The inevitable death is a part of life. The death of your loved one could be among the most devastating experiences to happen to an individual throughout all their lives. Losing a loved one and the difficulty of dealing with the unexpected loss is a shock. It has always been a complicated subject that is rarely sought to be dealt with anywhere in the world.
Grief is the feeling of how one feels naturally when they lose a person they valued or loved. People often describe grief as a feeling of overwhelming sadness and pain, whilst others report feelings of numbness or detachment from their emotions. The different ways of response can often be complicated and confusing to manage.
The state of grief one feels can persist over a long period and, if not correctly addressed, can negatively impact one’s health emotionally and physically. The involuntary delay in the healing process of grieving can show up and trigger illnesses. Such illnesses are frequent headaches, a lack of appetite, trouble sleeping, stomach troubles and even suicidal thoughts. Thus, let us explore the different ways to better cope with the grief of losing our loved ones, which we will face someday.
Let us start by first understanding that when an individual experiences grief, they go through five distinct stages.
5 Stages of Grief
In the 1st stage of grief – Denial, an individual cannot comprehend the sudden loss they experience. Thus they believe that the event is unreal and a mistake.
As the reality of the situation sets in for the individual, the initial grief felt can escalate to Anger which is the 2nd stage of grief. In this 2nd phase, an individual will always attempt to justify the loss by pinpointing or criticizing those they perceived to be responsible for the events leading to the death of their loved ones.
This leads us to the 3rd stage of grief – Bargaining. In this phase, that person unable to accept the sudden loss of loved ones will attempt to bargain with each involved person or entity in hopes of being in a position to reverse the demise of loved relatives.
When reality finally shows an individual that death is irreversible, it leads to the 4th stage of grief – Depression. Despair, sadness and isolation then start to creep into the grieving individual.
The final stage of grieving is called Acceptance. It occurs when the person accepts the loss of loved ones and attains an inner calm and peace while coming into a state of harmony with their whole incident.
The above five stages allow one to better understand the grief process; it is not absolute and not applicable across all individuals. It may be helpful to view these stages as different natural coping strategies to employ in the grief process. It should be remembered, too, that other individuals need different amounts of time to comprehend the situation. Thus, it definitely does not mean one is wrong if one does not feel certain emotions after experiencing a loss.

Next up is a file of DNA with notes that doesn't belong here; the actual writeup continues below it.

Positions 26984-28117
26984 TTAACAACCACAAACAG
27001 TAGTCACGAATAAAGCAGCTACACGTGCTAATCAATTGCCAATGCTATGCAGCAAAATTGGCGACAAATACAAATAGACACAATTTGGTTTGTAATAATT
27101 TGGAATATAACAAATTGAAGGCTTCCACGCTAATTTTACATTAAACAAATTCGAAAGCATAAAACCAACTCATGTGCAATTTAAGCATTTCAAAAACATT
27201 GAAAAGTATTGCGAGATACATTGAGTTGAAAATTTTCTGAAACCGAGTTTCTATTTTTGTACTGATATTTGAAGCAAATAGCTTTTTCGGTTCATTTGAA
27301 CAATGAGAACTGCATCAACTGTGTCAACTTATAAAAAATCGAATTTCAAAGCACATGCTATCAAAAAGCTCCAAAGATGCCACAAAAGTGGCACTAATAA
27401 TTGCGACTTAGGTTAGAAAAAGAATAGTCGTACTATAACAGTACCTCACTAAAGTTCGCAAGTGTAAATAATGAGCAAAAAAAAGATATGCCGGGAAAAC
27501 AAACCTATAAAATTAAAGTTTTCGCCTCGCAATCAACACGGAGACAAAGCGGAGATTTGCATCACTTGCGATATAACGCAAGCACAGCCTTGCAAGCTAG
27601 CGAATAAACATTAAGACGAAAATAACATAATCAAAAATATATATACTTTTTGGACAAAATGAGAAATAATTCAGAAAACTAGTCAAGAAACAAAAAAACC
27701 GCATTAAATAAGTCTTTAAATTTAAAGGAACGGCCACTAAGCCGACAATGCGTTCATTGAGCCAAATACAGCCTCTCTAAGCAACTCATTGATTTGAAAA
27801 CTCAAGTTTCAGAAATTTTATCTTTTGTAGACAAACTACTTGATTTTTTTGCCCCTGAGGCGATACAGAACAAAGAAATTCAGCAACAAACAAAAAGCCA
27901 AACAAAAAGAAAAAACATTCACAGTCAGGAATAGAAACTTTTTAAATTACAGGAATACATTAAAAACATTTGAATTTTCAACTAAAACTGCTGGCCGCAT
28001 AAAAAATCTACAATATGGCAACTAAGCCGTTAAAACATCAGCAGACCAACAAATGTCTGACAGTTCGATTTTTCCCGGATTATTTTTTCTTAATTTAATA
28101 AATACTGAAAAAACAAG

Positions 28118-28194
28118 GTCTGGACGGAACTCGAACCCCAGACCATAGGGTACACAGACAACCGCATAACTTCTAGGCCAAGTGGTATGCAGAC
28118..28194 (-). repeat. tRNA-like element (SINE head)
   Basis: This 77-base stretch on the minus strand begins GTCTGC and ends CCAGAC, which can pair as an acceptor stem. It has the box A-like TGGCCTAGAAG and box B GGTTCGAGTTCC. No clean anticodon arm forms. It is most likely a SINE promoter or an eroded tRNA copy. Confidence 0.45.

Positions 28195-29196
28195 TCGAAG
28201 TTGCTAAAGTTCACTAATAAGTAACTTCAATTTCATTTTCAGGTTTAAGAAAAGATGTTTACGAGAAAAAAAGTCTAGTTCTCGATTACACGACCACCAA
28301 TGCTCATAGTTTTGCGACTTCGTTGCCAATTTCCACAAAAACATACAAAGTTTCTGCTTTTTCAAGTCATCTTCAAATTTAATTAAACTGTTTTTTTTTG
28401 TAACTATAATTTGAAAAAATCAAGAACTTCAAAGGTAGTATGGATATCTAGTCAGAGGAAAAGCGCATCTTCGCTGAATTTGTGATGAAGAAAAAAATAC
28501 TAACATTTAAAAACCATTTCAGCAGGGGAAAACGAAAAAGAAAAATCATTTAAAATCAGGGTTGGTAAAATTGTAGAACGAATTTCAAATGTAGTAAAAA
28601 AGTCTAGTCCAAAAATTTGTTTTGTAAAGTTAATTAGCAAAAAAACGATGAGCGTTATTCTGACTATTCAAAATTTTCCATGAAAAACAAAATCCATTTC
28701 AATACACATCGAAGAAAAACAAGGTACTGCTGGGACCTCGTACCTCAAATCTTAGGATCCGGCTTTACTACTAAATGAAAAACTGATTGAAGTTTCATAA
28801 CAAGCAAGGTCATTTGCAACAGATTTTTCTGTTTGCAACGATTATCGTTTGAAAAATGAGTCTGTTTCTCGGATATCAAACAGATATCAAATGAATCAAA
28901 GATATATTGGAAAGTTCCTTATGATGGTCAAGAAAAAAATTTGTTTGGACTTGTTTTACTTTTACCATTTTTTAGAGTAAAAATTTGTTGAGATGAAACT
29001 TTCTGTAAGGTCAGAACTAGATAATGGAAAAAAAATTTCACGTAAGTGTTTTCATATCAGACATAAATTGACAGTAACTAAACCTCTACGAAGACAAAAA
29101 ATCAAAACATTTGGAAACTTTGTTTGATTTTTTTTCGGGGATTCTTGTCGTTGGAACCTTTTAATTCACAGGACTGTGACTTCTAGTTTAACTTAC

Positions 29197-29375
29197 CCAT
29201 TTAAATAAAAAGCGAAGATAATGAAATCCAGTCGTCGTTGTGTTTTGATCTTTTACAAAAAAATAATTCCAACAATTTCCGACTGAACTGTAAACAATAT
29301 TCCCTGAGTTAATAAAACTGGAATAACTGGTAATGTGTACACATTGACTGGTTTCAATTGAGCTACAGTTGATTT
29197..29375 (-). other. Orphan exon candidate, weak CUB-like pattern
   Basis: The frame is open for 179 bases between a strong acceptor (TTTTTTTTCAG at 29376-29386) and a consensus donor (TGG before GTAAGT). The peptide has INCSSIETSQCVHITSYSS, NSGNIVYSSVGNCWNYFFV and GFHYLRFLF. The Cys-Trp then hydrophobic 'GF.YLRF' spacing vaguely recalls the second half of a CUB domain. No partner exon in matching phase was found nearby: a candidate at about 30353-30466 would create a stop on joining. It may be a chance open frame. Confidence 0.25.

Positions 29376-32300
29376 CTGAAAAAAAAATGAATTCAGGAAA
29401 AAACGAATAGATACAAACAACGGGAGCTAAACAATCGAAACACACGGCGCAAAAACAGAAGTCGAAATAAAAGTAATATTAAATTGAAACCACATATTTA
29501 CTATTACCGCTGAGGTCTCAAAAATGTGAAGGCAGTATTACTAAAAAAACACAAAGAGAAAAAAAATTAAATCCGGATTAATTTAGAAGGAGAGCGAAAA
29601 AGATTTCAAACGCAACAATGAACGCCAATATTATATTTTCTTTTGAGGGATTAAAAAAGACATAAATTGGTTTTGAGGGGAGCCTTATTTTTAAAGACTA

Grief is a process and concept comprising a range of experiences, not an emotion. It provides comfort for individuals whereby they can acknowledge that this is a temporary phase and will all end.
7 Helpful Tips to Remind Oneself When Tackling Grief
Tip 1 – Remember the “positives & upsides of grief.”
We should never forget that individuals who are grieving will be experiencing various symptoms. One of them is Rumination when individuals reflect on perceived errors or mistakes in losing loved ones and wish they could revert to what they did. This can cause stress for the grieving person over and above the emotional burden of grief they already have to deal with.
One suggestion is to attempt to deal with grieving for loved ones through thinking of things that are “positive and upsides” to the grief. Take note that this intense emotion and sadness show the sentimental and emotional love one feels for the person who passed away. It can also help mark new chapters in an individual’s life as the grief will force one to change and adapt.
Tip 2 – No time limit on the grieving process.
We must understand, too, that there is no “correct way to grieve” as everyone grieves differently. Therefore, a suggestion is to ensure that any time limit placed on the grieving process could indirectly create a dateline and add pressure on the current mental state of the person who is grieving.
Grief will lessen with time, but it will not be realistic to feel completely absolved of sadness when thinking of losing your loved ones. The only reason that people have difficulty coping with grief is usually due to a significant loss. Thus, it makes perfect sense if we experience certain emotions suddenly and be reminded of our suffering. Instead of eliminating the grief, accepting this inherent uncertainty and managing this sadness is probably a healthier and more attainable goal for helping ourselves overcome grief.
Tip 3 – Do not compare grief.